Assume the constants in (5) satisfy the null condition. Assume the initial data are smooth and are supported on for some large constant . Let be a smooth solution of (5) when satisfying the conditions (7), (8). Then there exist two small positive constants , depending on , and , depending on , , , such that for all , , there exists a unique global smooth solution of equation (5) with the property that for the foliation with radius , the difference satisfies the same estimates as given in Theorem 1 but with the constant depending on , , , .
Remark 7.
The problem of global stability of solutions to semilinear wave equations has been discussed in [39].
Compared to the condition (6) imposed in [3], we do not require the given solution to decay in time uniformly. In fact, we can even allow to be independent of in the cylinder . Moreover, since the initial data are supported on , the finite speed of propagation for wave equations shows that the solution vanishes when . Hence condition (6) implies (8). Finally, the collection of vector fields used in the condition (8) is a subset of the collection in (6). In particular, we avoid the use of the scaling vector field or the Lorentz rotations which grow in time .
Our argument relies on a new method developed by DafermosRodnianski in [10]. Based on an integrated local energy inequality, which is usually obtained by using the vector fields , , where is some appropriate function of , as multipliers, and a weighted energy inequality in a neighborhood of the null infinity, the new approach leads to the decay, in particular, of the energy flux for solutions of linear wave equations. The integrated local energy inequality has been well studied on various backgrounds, including black hole spacetimes, see e.g. [12] and references mentioned above. When the metric is flat in a neighborhood of the null infinity, the weighted energy inequality can be derived by multiplying the equation with and then integrating by parts. This is the situation in [40] as there the metric is identical to the Minkowski metric when . For the backgrounds considered in this paper, the metric is merely asymptotically flat in the spatial directions. As mentioned in the original work [10] of DafermosRodnianski, a much more flexible and robust way to derive the weighted energy inequality is to use the vector fields as multipliers. However, these vector fields can not be applied directly to asymptotically flat backgrounds. We may need to modify the vector fields as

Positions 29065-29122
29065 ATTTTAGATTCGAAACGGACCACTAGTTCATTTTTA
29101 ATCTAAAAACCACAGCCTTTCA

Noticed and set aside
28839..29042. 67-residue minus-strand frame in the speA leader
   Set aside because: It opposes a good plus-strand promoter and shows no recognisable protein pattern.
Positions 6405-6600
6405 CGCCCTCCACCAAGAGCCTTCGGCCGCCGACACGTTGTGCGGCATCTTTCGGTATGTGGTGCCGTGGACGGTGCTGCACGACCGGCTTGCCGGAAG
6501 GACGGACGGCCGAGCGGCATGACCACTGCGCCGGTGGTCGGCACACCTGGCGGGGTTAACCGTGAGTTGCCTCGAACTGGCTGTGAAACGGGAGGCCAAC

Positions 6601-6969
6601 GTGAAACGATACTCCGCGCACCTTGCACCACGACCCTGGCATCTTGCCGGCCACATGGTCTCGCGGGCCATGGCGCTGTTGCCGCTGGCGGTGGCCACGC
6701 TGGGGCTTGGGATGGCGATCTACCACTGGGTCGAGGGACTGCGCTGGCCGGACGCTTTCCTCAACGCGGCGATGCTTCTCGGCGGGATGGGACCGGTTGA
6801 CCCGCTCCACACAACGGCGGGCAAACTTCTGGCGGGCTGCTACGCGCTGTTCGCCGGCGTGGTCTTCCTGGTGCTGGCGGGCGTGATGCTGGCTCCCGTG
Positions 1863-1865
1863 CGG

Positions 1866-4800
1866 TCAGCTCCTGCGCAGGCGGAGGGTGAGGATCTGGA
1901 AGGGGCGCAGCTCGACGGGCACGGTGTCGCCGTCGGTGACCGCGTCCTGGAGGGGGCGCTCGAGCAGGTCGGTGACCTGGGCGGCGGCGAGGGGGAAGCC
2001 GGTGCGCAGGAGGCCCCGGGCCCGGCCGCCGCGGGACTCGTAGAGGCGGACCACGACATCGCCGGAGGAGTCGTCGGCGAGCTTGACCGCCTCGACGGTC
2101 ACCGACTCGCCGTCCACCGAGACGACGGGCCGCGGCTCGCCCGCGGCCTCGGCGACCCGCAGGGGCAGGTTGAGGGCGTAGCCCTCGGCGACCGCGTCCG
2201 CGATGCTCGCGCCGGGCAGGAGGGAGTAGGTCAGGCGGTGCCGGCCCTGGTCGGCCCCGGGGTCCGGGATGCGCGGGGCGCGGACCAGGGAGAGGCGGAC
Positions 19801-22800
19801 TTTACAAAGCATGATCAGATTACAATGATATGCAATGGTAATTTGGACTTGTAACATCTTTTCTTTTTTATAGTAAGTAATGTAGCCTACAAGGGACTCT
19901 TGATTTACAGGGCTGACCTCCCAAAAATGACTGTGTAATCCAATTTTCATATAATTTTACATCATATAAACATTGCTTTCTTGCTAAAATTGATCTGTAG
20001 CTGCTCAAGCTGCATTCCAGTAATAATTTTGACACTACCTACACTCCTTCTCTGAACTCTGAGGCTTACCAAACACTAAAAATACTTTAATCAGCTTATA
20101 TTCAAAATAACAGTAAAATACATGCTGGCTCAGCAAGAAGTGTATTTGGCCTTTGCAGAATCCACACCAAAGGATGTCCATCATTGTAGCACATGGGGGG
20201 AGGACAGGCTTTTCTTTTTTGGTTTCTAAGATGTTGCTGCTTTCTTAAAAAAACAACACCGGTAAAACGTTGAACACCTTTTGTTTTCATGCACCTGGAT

see details in Section 3.2.
Nevertheless, for the general metrics in this paper, there is another difficulty arising from the error terms on the boundary . Those error terms can not be controlled without losing any derivatives. We hence are not able to show the decay of the energy flux as we did in [40]. However, using the boundedness of the integrated energy on the whole spacetime together with a pigeon hole argument, we still can show the decay of the integrated energy on the region bounded by and , see details in Section 4. The pointwise decay of the solution then follows by commuting the equation with the vector fields , .
The plan of this paper is as follows: we will review the energy method for wave equations and define the notations in Section 2. In Section 3, we establish an integrated local energy inequality on the region bounded by and and two weighted energy inequalities. In Section 4, we show the decay of the integrated energy for solutions of linear wave equations. In the last section, we use bootstrap argument to prove the main theorems.
Acknowledgements The author is deeply indebted to his advisor Igor Rodnianski for his continuous support on this problem. He thanks Igor Rodnianski for sharing numerous valuable thoughts. The author would also like to thank Beijing International Center for Mathematical Research for the wonderful hospitality when he was visiting there and part of this work was carried out there.
2 Preliminaries and Energy Method
Given any Lorentzian metric
on , we let denotes the components of the inverse of the metric . Throughout this paper, we let , be any vector fields in and be any vector fields in . Relative to the null frame, the metric components are . The inverse is . We denote